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Chain guides and bash guards have very different tasks, but they have one thing in common: both are mounted around the front chainring (rarely multiple front chainrings). Some manufacturers therefore integrate both functions into a single product. Read further and discover more.

Our Chain Guide & Bash Guard Highlights

Chain guides on mountain bikes, gravel bikes and where else?

A chain guide is designed to prevent the chain from falling off the front chainring in the event of strong vibrations. This could damage the frame or the crank or, in the worst case, lead to a fall. On the rear sprockets, the rear derailleur takes over this function. And although in recent years 1x drivetrains with special chainrings (such as the well-known narrow-width profiles) and vibration-damped rear derailleurs provide good chain guidance and reduce the likelihood of losing the chain, the "real" chain guide at the front is by no means outdated. It makes a lot of sense and plays to its strengths in places where the ground conditions become particularly rough. That's why today it is mainly used in technically demanding trail, enduro and downhill mountain biking, but also has its uses on gravel bikes. On road bikes, chain guides are much more minimalist than on MTBs. By the way: if you use a chain guide and can switch off the vibration damping on the rear derailleur, you will be rewarded with a more responsive rear suspension and smoother shifting. There are one-piece chain guides such as those from 77designz or OneUp Components that guide the chain above the chainring and are particularly lightweight. Two-piece guides like the classics from MRP and e*thirteen guide the chain above and below the chainring. They offer even better chain guidance, but are also heavier, more sensitive to dirt and increase friction in the system.

Chain guides for single derailleurs and front derailleurs

On mountain bikes, single derailleurs with only one chainring at the front have become widely accepted. You can also use a separate chain guide if you want to go all out with two chainrings. Above the chainring, the front derailleur takes over this task; below, the chain runs safely over guide rollers or sliders.

Chain guides on e-mountain bikes

Many e-bikes and especially e-mountain bikes come equipped with chain guides. The risk of chain loss leading to damage or a fall is even higher here. Whereas an experienced biker can feel that the chain has fallen off and stop pedalling, a drivetrain on an e-bike can "push" and thus exacerbate the problem. Nevertheless, you should not simply retrofit a chain guide on an e-bike, but rather carefully study the specifications laid out by the bike manufacturer. Shimano for example offers chain guides for STEPS motors.

Bash guards on the mountain bike

On mountain bikes, bash guards protect the chainring(s) and the chain itself from damage in the event of a collision and from stones. As with chain guides, the more technical the terrain, the more sensible bash guards are – by the way, also and especially uphill. If you need a bash guard on a mountain bike, you will probably also want a chain guide. Then, in any case, take a look at the integrated solutions, e.g. from e*thirteen or MRP. However, there are also lighter versions without additional chain guides, called crash plates or – because of their shape – "tacos". With many integrated bash guards with chain guides, you can simply replace the lower taco part when it has done its job. Another form of impact protection is the bash ring (or rock ring), which is mounted directly on the chainring.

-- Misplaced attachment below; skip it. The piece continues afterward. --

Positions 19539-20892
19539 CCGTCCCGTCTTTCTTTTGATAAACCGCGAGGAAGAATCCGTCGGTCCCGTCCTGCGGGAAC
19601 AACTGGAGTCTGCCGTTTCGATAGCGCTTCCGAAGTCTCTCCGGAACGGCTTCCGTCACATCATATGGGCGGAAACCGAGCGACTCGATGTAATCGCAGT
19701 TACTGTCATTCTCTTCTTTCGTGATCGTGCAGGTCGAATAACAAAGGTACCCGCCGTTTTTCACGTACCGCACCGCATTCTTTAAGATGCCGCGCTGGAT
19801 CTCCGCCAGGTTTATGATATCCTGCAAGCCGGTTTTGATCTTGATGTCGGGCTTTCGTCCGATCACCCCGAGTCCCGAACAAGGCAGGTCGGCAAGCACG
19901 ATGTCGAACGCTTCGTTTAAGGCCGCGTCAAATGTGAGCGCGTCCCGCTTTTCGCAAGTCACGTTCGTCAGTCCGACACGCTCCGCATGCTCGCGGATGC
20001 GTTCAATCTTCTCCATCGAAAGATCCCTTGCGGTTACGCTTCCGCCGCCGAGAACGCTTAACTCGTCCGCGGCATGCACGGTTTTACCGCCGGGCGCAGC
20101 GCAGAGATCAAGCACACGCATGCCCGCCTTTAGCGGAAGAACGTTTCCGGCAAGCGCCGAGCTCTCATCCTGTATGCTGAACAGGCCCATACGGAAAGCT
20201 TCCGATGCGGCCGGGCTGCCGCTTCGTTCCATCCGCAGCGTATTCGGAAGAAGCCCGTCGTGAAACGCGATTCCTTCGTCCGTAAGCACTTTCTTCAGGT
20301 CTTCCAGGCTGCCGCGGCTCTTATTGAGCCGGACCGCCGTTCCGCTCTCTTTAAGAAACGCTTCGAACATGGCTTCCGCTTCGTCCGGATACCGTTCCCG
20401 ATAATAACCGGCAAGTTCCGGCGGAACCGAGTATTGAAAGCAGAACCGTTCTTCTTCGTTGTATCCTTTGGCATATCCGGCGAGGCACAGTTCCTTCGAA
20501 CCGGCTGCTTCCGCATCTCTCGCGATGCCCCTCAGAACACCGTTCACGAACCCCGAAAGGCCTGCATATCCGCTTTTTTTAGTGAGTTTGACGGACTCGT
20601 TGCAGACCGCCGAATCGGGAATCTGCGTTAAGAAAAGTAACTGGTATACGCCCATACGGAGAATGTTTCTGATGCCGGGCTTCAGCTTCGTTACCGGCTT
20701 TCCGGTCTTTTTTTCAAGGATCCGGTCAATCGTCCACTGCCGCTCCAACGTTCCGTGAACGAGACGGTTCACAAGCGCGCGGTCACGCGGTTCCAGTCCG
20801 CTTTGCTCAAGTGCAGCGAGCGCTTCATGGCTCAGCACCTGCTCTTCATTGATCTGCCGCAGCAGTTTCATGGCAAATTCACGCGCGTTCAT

Special case: chain guards on everyday bikes

There are also chain guards on everyday and touring bikes, e.g. from Shimano. They are similar to the bash guard on the mountain bike, but they are much lighter and not as stable. First and foremost, they protect your trousers from getting caught or smudged in the chain. However, they also protect the chain and chainring to a certain extent in the event of unintentional contact with bike stands, falls or kicked-up stones.

ISCG: Universal mounting of chain guides and bash guards

If your mountain bike is equipped with ISCG tabs ("International Standard Chain Guide"), you are in luck. The current standard is called ISCG05 and allows for easy and precise installation of chain guides and/or bash guards at three mounting points firmly bolted around the bottom bracket. Installation and alignment are so easy. There are also direct mount chain guides that are attached to a specially prepared mounting point on the seat tube. Chain guides for bottom bracket mounting are fixed between the frame and the bottom bracket shells. A special case are the minimalist chain guide tubes like those from 3min19sec or Exustar, which attach to the chainstay of your bike and work for single as well as multiple gears. Bash guards are often firmly bolted to the ISCG tabs, but there are also direct mount variants for mounting on the frame.

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